Back-to-back Bristol and Martinsville events the first short-track doubleheader since 1999 DAYTONA BEACH, Fla. (March 29, 2005) -- Imagine racing 500 laps in a high-walled, half-mile centrifuge one week, then racing 500 more laps on a much ...
Back-to-back Bristol and Martinsville events the first short-track doubleheader since 1999
DAYTONA BEACH, Fla. (March 29, 2005) -- Imagine racing 500 laps in a high-walled, half-mile centrifuge one week, then racing 500 more laps on a much tighter, flatter surface -- and another half-mile -- seven days later.
That's the challenge facing NASCAR NEXTEL Cup Series drivers with this week's Food City 500 at Bristol Motor Speedway. On Sunday, teams will tackle Bristol's high-banked half-mile. The following Sunday, April 10, they'll shift to Martinsville Speedway's flat, brake-burning half-mile. And while Bristol and Martinsville offer vastly different short-track experiences, they share the same uniqueness: Their consecutive-week appearance on the 2005 NASCAR NEXTEL Cup schedule represents the first back-to-back short-track races since 1999.
As recently as 1996, teams faced a three-in-a-row short-track gauntlet: 500-lap showdowns at Bristol, North Wilkesboro Speedway and Martinsville. And although realignment has reshaped the schedule, short tracks remain a NASCAR staple, having hatched many legends and fledgling NASCAR NEXTEL Cup careers.
With much history authored on NASCAR short tracks, here's a look -- in no particular order -- at some of the sport's most memorable short-track events:
1. Bristol Motor Speedway (Aug. 26, 1995) -- Terry Labonte and Dale Earnhardt duel for the checkered flag off Turn 4. Labonte's car limps across the finish line first; Earnhardt finishes second.
2. Martinsville Speedway (April 18, 2004) -- Rusty Wallace (No. 2 Miller Lite Dodge) wins the Advance Auto Parts 500, his 55th career victory and first since 2001. Wallace beat Bobby Labonte (No. 18 Interstate Batteries Chevrolet) by only .0538 of a second for one of Martinsville's closest finishes.
3. North Wilkesboro Speedway (Sept. 29, 1991) -- Harry Gant bids to become the first modern-era NASCAR driver to win five consecutive races. The polesitter for the Tyson Holly Farms 400, Gant leads 350 laps, but loses the lead -- and ultimately the race -- to Dale Earnhardt on Lap 351. The culprit? A 10-cent "O" ring that malfunctions in Gant's brakes.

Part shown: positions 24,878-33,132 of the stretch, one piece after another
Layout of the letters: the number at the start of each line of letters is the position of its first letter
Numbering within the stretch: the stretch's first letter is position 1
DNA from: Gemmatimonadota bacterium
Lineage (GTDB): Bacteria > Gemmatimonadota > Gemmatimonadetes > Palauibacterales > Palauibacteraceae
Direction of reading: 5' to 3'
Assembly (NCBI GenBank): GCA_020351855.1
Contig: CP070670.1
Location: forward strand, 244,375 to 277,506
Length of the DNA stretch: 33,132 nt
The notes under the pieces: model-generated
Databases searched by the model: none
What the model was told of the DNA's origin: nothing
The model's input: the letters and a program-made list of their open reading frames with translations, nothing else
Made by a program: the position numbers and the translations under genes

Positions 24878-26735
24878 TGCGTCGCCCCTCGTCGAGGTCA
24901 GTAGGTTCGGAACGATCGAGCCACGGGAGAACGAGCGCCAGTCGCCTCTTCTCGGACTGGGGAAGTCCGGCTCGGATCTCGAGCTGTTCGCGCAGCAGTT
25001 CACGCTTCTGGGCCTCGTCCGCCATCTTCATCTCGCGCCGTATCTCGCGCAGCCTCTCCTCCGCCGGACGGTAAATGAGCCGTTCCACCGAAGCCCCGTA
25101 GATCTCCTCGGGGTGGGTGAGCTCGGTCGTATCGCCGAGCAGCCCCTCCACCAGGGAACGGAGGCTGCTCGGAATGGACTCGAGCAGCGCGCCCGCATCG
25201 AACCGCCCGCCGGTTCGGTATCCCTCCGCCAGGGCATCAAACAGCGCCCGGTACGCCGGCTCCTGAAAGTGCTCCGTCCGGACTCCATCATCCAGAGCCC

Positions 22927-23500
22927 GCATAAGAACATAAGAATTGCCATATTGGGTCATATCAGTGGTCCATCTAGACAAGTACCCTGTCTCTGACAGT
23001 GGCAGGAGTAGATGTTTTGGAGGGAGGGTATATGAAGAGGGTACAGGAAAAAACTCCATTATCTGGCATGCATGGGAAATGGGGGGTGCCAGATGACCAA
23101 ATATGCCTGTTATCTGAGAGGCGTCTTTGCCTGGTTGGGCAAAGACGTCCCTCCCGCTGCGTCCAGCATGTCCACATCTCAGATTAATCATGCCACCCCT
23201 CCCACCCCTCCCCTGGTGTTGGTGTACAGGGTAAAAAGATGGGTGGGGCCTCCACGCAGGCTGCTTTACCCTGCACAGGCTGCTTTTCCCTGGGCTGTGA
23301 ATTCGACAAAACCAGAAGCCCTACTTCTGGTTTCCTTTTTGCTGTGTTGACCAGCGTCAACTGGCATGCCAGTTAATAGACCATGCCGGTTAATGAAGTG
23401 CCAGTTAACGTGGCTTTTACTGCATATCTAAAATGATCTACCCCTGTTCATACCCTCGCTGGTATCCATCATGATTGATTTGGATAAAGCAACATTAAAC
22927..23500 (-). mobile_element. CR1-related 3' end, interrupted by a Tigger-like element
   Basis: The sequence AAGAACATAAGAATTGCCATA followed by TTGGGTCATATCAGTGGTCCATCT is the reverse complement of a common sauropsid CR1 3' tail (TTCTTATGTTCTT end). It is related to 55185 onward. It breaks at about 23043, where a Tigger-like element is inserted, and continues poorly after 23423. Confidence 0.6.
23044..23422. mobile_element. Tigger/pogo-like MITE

4. Bristol Motor Speedway (July 11, 1971) -- Charlie Glotzbach sets the all-time event speed record for Bristol Motor Speedway, winning the caution-free Volunteer 500 at a record speed of 101.074 mph. It's a mark that still stands -- the longest-lived race speed record in NASCAR history.
5. Charlotte Speedway (June 19, 1949) -- Thirty-three cars compete on a ¾-mile track in the first event for NASCAR's newly-formed "Strictly Stock" division, the precursor for the NASCAR NEXTEL Cup Series. Jim Roper, of Great Bend, Kan., who had entered the race after seeing an advertisement for it in the 'Smilin' Jack' comic strip, gets the victory when winner Glen Dunaway is disqualified for illegal rear springs.
6. McCormick Field (July 12, 1958) -- Jim Paschal wins on a quarter-mile track in an Asheville, N.C., baseball stadium. Lee Petty, running second on the last lap, bumps Cotton Owens' Pontiac; Petty ends up in a dugout.
7. Bristol Motor Speedway (March 24, 2002) -- Kurt Busch (No. 97 Sharpie Retractable "Autographs for Education" Ford) wins his first NASCAR NEXTEL Cup race after using a bump-and-run move on veteran Jimmy Spencer, who is displeased. It's the first of three straight Food City wins for Busch.
8. Martinsville Speedway (Sept. 26, 1993) -- Ernie Irvan wins the Goody's 500 in his fourth start for Robert Yates Racing. It's his first win since succeeding the late Davey Allison in RYR's No. 28 Ford. Irvan wears a Davey Allison T-shirt in Victory Lane.
9. Bristol Motor Speedway (Aug. 28, 1999) -- Terry Labonte and Dale Earnhardt: Round II. Reminiscent of their 1995 duel, Labonte and Earnhardt battle during the last laps of the Goody's Headache Powder 500. Labonte spins out of the lead; Earnhardt wins before a booing crowd of approximately 150,000.
10. Richmond International Raceway (Feb. 23, 1986) -- Kyle Petty (No. 45 Brawny/Georgia-Pacific Dodge) becomes NASCAR's first third-generation winner. Darrell Waltrip's and Dale Earnhardt's Turn 3 tangle with three laps remaining eliminates the top four cars and gives Petty the opportunity to make history.